Interviewed by Roman Abrego
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Roman: For the past years the world has been noticing your work and how it’s been developing from great work to greatness and now you are one of the top artists in the art of tattooing. So, for how long have you been tattooing, how did you get into it and did you have an apprenticeship?

Randy: That was back in September 2001. Painting and drawing has always been my hobby, I’ve drawn since I could hold a pencil. So I have finally made ​​my hobby into a profession.I get only explaining about machine.The tricks and technique for the tattooing I have received from my mentor Boris.

Roman: Another thing that lots of people have noticed about you, is how serious you take this art, your devotion and discipline towards your work. You’re one of the few artists who would rather stay in your room drawing or preparing for the next day tattoo instead of wasting time at the bar. Where does this come from, how did you get so serious about the art? Is this part of your training to become a tattoo artists?

Randy: Yes, I prefer to concentrate on my work. Instead of spending my time at a bar.

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Roman: How did you get into tattooing?

Randy: Actually, I wanted to always make a sideline for tiling. I have subscribed to start tattoo designs for mates and then it developed after sometime.

Roman: Do you only tattoo photo-realistic or do you like other styles?

Randy: I like to have different styles, but the photo-realism I finally specialized in.

Roman: Why just Photo-realism?

Randy: For me it is simply the supreme discipline and an absolute challenge in the tattoo area.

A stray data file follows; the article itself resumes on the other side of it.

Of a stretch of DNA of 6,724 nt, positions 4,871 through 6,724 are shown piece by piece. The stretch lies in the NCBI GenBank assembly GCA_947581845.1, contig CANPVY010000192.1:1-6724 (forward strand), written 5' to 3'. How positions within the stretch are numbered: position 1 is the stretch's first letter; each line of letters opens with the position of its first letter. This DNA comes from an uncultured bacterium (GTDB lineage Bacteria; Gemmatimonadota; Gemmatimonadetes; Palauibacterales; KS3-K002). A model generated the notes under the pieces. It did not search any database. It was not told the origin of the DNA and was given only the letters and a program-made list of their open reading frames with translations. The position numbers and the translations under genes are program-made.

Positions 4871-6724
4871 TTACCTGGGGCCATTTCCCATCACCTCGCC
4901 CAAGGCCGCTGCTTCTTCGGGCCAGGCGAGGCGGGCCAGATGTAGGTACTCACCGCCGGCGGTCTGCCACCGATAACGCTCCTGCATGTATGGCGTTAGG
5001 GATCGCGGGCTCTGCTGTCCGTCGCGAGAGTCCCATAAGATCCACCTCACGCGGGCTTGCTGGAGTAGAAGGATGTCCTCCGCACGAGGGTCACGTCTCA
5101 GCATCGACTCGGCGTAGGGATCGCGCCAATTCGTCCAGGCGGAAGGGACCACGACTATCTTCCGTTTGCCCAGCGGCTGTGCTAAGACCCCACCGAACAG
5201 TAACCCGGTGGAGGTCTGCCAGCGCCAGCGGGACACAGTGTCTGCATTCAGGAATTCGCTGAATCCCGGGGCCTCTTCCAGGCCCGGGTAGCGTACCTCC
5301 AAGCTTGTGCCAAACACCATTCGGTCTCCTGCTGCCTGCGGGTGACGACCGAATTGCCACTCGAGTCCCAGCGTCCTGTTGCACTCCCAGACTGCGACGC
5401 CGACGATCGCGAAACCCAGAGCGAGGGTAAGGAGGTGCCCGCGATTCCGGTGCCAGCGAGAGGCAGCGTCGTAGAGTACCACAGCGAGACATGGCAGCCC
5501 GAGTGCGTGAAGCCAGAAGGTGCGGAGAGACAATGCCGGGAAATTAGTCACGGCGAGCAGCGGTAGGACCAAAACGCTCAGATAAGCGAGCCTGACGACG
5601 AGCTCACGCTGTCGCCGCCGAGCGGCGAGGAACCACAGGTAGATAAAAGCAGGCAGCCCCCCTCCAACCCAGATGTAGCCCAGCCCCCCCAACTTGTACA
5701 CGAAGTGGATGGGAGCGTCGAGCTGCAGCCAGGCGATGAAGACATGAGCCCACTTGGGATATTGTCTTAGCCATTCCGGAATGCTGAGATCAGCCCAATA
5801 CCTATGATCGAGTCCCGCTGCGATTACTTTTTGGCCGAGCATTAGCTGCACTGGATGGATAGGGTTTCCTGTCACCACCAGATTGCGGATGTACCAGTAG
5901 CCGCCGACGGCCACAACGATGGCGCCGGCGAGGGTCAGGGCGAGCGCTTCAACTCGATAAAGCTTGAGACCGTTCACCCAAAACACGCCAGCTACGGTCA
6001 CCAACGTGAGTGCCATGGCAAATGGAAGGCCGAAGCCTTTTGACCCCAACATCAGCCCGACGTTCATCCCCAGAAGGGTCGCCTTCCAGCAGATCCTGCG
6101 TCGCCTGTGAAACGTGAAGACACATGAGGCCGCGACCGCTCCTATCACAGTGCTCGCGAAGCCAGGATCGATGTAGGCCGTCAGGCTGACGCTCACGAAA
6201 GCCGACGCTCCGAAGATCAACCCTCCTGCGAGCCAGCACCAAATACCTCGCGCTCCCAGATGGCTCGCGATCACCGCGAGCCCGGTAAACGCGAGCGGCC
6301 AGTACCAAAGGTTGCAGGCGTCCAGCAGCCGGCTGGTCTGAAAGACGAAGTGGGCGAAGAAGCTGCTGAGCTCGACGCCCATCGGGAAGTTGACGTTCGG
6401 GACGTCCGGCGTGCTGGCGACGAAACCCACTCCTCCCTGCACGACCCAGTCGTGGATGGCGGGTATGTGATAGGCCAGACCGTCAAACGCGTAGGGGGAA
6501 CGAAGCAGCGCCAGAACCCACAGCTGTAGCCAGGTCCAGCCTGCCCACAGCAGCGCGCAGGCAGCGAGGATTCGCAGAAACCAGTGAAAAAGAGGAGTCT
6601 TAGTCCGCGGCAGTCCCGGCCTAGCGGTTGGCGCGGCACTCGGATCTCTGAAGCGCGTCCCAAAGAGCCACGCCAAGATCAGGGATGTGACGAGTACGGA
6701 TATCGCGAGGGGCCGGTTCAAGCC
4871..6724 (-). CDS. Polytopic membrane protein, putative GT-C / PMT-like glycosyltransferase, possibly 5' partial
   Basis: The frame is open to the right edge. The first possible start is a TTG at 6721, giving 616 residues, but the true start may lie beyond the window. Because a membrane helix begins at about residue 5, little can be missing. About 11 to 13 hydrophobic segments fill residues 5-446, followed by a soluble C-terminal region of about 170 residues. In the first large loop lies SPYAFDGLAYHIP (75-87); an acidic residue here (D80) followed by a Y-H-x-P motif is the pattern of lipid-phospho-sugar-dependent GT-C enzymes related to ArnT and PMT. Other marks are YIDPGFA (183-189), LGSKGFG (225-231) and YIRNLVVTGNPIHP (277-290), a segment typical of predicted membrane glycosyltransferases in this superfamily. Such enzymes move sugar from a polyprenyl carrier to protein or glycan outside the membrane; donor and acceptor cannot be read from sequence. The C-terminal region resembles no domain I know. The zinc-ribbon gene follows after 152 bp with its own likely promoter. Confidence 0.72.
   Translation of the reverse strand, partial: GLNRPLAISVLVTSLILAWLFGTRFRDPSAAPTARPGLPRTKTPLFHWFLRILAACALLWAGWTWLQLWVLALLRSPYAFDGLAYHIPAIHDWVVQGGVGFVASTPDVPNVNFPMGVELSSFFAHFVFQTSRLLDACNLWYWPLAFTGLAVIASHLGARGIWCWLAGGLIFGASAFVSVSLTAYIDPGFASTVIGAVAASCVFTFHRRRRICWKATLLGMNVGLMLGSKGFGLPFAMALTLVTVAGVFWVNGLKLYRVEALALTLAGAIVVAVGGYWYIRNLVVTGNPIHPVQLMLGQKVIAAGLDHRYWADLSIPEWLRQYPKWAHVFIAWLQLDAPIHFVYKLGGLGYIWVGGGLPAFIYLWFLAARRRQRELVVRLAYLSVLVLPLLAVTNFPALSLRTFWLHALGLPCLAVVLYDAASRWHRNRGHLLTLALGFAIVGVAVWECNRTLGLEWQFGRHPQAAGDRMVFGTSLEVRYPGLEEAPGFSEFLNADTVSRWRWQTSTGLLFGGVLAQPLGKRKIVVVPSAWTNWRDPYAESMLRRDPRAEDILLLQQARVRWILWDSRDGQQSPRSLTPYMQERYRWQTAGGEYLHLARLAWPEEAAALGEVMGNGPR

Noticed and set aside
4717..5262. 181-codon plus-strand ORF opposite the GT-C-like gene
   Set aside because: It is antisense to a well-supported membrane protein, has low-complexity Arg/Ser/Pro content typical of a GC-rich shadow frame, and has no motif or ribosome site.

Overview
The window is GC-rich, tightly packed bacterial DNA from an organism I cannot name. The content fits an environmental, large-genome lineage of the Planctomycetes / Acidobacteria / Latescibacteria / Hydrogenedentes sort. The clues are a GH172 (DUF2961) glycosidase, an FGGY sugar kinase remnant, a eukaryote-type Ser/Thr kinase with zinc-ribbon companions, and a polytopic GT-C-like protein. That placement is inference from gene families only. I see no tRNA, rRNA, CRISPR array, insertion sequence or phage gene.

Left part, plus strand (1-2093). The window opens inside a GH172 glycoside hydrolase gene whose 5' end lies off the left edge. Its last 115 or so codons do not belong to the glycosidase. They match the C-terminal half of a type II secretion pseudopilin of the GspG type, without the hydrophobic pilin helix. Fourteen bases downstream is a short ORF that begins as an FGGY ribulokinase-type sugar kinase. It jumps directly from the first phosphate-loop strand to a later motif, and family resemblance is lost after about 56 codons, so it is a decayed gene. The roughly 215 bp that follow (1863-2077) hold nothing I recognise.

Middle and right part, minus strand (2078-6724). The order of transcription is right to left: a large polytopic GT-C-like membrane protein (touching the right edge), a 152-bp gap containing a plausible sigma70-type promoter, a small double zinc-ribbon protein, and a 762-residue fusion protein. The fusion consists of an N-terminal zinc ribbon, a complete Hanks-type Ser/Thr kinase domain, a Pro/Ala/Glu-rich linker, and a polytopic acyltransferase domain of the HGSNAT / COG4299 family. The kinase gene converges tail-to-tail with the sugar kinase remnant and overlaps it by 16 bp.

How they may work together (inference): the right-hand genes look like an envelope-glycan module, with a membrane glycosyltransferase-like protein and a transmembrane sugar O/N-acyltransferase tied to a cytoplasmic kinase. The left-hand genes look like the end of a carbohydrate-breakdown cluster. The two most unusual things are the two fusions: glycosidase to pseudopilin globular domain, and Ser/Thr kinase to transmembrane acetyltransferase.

Roman: Many people claim that Realistic Tattoos have no good durability

Randy: That depends on whether the tattoo has a high contrast or not. Since there are no lines at realistic themes, you have to replace them with light edges. The customer and the body site play an important role. A bright tattoo on the upper arm, with a tanned man who goes much to the sun, makes little sense. Since it is recommended to put the tattoo, for example, in the inside of the upper arm, where not as much sun will reach it. But also the maintenance of the customer is critical to the shelf life. For the care of the tattoo I especially recommend the H2Ocean products. I use only them because they are simply the best on the market. In addition, a breathable wound dressing for healing
is important, I use Suprasorb.

Roman: Your color portraits are amazing, how do you prepare your colors to every tattoo you do? Do you have every colors in the book or do you mix your colors?

Randy: I use Intenze colors only, but yes, I mix my colors myself for my realism tattoos.

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Roman: Do you think that the tattooing has changed over time?

Randy: Yes, it has become much more professional and more hygienic. The elaboration of tattoos is now of much higher quality.
The fringe group “tattoo” is now grown into a large, private industry.

Roman: What is the future of tattooing in Germany?

Randy: In Germany there is a larger tattoo market than in many other countries. Here the tattoo area has grown into a real tattoo scene. Also the clients pay much more attention to quality and take prices and waiting times and no longer run to the next best tattoo artists around the corner.

Roman: What gets you motivated?

Randy: I get motivated by looking at young artists making incredible works these days. I’m not the type to stop, I have to keep up and stay in the game.

Roman: Is there something you do not like in the tattoo scene?

Randy: Jealous people, assholes and haters.

Roman: How do you imagine your own future?

Randy: I want to continue to be successful and achieve more, but you never know where it goes. Also, I want my company Heaven of Colours, to create the same success that Randy Engelhard also managed.

Roman: Who are your role models who influenced you?

Randy: Especially Boris, as I learned from him the most technology.
But I do orienting myself in other Realistic-tattooists, such as Nikko Hurtado, Roman Abrego, Mike DeVries, Dmitriy Samohin.

Roman: You travel a lot around the world, why?

More of this interview inside Tattoo Society Magazine back issue #45